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The 7 ITIL Guiding Principles

The ITIL® Guiding Principles are recommendations that guide an organization in all circumstances, regardless of changes in its goals, strategies, type of work, or management structure. They interact and depend upon each other. Not all principles will be critical in every situation, but they should all be reviewed on each occasion to determine how appropriate they are.

The ITIL® Guiding Principles
1. Focus on Value
2. Start Where You Are
3. Progress Iteratively with Feedback
4. Collaborate and Promote Visibility
5. Think and Work Holistically
6. Keep IT Simple and Practical
7. Optimize and Automate

#1 – Focus on Value

This guiding principle when applied effectively will enable an organization to identify and stay focused on what is truly valuable to the customer. And like in the service definition, when part of your culture, it can reduce the chaos and keep staff focused on value and help them to understand how what they do contributes to the co-creation of value. A service is a means of enabling value co-creation.

  • First Step: Know who is being served
    • Who the consumer is and who the key stakeholders are
  • Next: Understand what is truly of value to consumer
    • Focus on overall Customer Experience (CX) and User Experience (UX)

 #2 – Start Where You Are

This principle will help an organization get the most out of what they already have in terms of all their assets. It helps to eliminate waste and organize what you already have. It works closely with the Optimize and Automate guiding principle.

  • Consider what is already available to be leveraged
    • Avoid temptation to begin totally anew
  • Assess where you are
    • Measure—direct observation is always preferred method
  • Apply the principle
    • Have a proper understanding of the current state of services and methods

 #3 – Progress Iteratively with Feedback

This incorporates DevOps and Agile practices and enables your organization to produce products and services consumers need more quickly and with less errors. It supports organizations that have a bit of a risk appetite.

  • Resist the temptation to do everything at once
  • Each iteration should be both manageable and managed
  • Continually re-evaluate
    • Revise to reflect any changes in circumstances
  • Seek and use Feedback
    • Before each iteration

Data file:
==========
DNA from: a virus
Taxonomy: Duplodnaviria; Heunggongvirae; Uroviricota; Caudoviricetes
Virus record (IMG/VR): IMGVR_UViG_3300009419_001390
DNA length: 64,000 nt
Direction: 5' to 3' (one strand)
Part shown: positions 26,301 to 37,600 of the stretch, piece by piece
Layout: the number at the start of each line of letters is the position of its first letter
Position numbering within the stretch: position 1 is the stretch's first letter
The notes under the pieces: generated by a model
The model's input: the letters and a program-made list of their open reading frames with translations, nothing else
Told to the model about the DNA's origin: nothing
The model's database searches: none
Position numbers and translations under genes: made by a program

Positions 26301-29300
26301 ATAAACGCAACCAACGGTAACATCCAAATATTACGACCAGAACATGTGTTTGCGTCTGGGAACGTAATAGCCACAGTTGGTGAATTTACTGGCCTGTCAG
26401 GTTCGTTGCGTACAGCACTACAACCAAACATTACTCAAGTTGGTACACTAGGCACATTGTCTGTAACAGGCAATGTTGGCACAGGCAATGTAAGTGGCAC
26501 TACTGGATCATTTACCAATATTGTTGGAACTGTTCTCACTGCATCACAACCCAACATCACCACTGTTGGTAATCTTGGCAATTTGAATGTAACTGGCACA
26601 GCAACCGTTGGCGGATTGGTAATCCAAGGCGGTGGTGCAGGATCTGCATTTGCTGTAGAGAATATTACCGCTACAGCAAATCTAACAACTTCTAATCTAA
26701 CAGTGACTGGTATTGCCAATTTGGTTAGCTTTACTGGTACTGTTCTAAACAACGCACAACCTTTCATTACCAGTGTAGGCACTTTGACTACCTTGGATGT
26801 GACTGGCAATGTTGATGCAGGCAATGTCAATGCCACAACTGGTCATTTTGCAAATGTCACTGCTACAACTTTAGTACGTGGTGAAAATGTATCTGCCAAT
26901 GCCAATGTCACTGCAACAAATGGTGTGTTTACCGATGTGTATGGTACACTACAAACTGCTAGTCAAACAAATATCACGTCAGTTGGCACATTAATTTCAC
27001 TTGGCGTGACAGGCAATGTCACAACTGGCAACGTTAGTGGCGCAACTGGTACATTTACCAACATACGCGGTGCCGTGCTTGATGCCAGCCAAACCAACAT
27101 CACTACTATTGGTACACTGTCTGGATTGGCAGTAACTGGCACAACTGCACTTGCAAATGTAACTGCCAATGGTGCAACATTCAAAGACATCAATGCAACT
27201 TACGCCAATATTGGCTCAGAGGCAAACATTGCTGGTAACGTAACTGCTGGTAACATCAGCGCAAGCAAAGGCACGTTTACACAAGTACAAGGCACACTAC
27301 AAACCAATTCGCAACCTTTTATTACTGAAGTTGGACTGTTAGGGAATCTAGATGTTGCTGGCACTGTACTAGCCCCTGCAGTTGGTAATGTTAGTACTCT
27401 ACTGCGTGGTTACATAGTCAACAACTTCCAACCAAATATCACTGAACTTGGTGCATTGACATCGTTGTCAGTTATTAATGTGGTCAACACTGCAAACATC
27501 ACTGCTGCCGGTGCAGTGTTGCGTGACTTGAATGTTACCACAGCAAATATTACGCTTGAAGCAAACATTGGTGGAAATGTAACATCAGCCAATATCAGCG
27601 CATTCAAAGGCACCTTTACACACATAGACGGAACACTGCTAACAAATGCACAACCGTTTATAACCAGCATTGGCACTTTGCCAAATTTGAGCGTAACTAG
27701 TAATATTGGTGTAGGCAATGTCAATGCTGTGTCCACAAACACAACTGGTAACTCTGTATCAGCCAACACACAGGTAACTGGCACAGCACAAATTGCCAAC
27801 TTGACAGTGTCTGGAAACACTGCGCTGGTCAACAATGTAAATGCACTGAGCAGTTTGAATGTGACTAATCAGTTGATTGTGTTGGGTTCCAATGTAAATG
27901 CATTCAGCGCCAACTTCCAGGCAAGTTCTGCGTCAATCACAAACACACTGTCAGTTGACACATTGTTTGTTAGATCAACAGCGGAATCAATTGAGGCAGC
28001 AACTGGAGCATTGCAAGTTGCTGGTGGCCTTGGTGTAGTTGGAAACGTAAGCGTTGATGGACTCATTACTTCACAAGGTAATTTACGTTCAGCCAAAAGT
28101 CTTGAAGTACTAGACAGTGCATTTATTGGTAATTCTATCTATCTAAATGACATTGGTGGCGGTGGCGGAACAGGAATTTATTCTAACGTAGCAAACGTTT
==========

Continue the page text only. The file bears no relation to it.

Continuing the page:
• During each iteration
    • After each iteration
    • Analyze feedback to identify improvement opportunities, risks, and issues

 #4 – Collaborate and Promote Visibility

This guiding principle helps to create and maintain a safe environment where staff and consumers are enabled to be open and honest. They can be when all are focused on the same goals and objectives and have the mindset of value co-creation as in the definition of a service. It helps to break down barriers between staff and customers.

  • Inclusion is generally a better policy that exclusion
    • Creative solutions and important perspectives can be obtained from unexpected sources
  • Engage stakeholders
    • Maintain solid communication and visibility
  • Isolated work creates Silos
    • Silos can prevent information sharing
    • Assumptions and rumors can prevail
    • Note: Frameworks such as Agile and Lean require collaboration

#5 – Think and Work Holistically

This principle recognizes the complexity of systems and how holistic thinking ensures you’re not missing something in the co-creation of value for the customer. It can, for example, expidite the handling of problems… especially the more complex and impactful ones

  • Taking a holistic approach to service management includes establishing an understanding of how all the parts of an organization work together in an integrated way
  • All the organization’s activities should be focused on the delivery of value
  • Integrated methods should be used to handle activities as a whole

#6 – Keep IT Simple and Practical

This helps organizations to reduce and minimize waste. This is a significant challenge for most organizations. It applies to just about everything in the service value system. Especially to value streams and processes.

Cloud services help with this. You can use only what you need

  • Always use the minimum number of steps needed to accomplish an objective
  • Use Outcome-based thinking to produce practical solutions
  • If something provides no value, eliminate it
  • Always ask if what is being considered contributes to value creation
  • Create and use rules to handle exceptions
    • Designers need to think about exceptions, but they cannot handle them all

#7 – Optimize and Automate

This applies to the Service Desk in handling incidents and requests. For example, Automation helps to get the most of a service desk. Some incidents can be handled directly by the users with proper automation and the same for service requests.

  • Use technology to scale up and take on frequent and repetitive tasks
  • Before automating, optimize to whatever level is possible and reasonable
    • Optimization is the means to make something as effective and useful as it needs to be

Automation can save the organization in the following:

      • Lowered Costs
      • Reduced human error
      • Improved employee experience

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